4. Innovation

At the heart of any successful data operation is an organization openly embracing a data-driven culture. The success of a chief data officer hinges on how ready an organization is to fully embrace data and analytics across the board. The CDO helps foster this culture as well, as it's a critical component for both their own and their organization's success.

"The most important lesson that I teach, and I emphasize to my team, is it's really important to really understand the culture, the maturity of the organization," Tsai said. "The political challenges that may be specific to the organization may determine how receptive they are to a CDO."

5. Value creation

Value creation adds a new dimension to traditional chief data officer responsibilities. The "king of data" now takes a more active role in advocating for the use of data across the organization by turning all that data into tangible value.

"I see more and more CDOs playing an evangelist or advocate or advisor within their organization to bring together the data silos across different business domains," said Lan Guan, senior managing director and global data and AI lead at Accenture. "Also having a very vocal voice in defining the technology. All this is coming from the urgency and impetus of value creation."

Culture and value

With uncertainty surrounding the economic downturn, geopolitical pressure and social unrest, data is where organizations can turn for answers, Guan said.

"Analysts are telling us data won't lie," she said. "In times of uncertainty, data is one of the few things you can trust. That kind of mindset or paradigm shift is already happening."

Changing the culture and demonstrating value is the biggest challenge for chief data officers to keep their jobs.

Maximizing data strategy is where the true value of a CDO comes into play.

"Being data-driven, making evidence-based decisions, it's not a luxury anymore," Guan said. "It doesn't mean you have to be investing millions of dollars or push aside other strategic priorities to focus on data. Data should be so invisible that this almost becomes something that's part of your daily decision-making."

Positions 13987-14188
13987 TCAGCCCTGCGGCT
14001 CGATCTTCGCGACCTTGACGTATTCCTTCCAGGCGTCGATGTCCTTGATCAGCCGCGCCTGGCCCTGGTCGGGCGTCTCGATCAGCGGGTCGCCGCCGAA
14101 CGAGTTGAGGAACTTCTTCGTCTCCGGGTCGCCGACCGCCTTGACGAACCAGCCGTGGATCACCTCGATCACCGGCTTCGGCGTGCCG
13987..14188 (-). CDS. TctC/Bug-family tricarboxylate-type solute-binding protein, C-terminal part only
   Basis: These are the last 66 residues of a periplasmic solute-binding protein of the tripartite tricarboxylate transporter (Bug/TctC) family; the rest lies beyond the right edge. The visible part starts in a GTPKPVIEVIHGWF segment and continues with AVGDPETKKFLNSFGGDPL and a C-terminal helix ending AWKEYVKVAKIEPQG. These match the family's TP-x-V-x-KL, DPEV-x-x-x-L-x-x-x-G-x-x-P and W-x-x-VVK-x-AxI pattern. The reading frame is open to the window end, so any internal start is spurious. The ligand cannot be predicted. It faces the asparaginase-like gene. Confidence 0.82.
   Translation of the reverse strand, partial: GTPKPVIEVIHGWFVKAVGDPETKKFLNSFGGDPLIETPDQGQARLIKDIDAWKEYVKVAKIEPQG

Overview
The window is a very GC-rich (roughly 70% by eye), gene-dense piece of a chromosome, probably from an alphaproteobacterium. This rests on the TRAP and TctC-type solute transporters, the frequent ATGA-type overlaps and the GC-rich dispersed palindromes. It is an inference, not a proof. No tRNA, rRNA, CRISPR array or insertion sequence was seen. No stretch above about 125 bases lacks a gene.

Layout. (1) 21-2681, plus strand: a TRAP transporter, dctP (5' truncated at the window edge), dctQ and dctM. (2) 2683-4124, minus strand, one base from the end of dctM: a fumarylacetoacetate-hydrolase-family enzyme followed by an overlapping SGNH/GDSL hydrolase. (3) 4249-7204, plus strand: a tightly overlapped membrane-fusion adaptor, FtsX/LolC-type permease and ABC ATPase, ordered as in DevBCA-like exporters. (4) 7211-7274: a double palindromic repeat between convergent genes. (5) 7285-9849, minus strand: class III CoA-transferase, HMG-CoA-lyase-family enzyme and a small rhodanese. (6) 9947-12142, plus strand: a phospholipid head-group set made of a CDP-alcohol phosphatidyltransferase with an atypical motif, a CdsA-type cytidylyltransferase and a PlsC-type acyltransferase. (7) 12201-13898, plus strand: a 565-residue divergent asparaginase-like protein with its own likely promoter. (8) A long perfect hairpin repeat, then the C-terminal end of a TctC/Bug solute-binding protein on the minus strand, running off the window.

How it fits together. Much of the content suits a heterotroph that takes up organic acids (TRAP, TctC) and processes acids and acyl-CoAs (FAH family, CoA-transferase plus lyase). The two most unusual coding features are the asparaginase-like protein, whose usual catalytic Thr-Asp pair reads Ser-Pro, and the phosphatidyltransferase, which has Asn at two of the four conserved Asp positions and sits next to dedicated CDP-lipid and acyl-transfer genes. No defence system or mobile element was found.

In some cases, the CDO may have to be the one pushing for change and creating the culture needed to succeed. They need to utilize communication, planning and political skills to do so across the organization.

"Ultimately, it's all about managing change," Eckerson said. "If you're introducing a new way to make decisions using data, that's going to force a lot of people to change the way they do their work. That's never easy. It's hard enough to change one person."

Changing the culture and demonstrating data value is the biggest challenge for chief data officers to keep their jobs. The majority of CDOs don't make it to a fifth year at their organization, Tsai said. It's difficult because fixing tech debt and installing a program to show business value usually can take longer than five years.

"The time they need to execute is very short because the board wants them to show the results very quickly," she said. "If they don't deliver quickly enough or deliver strong relationships, they may hire another or drop position."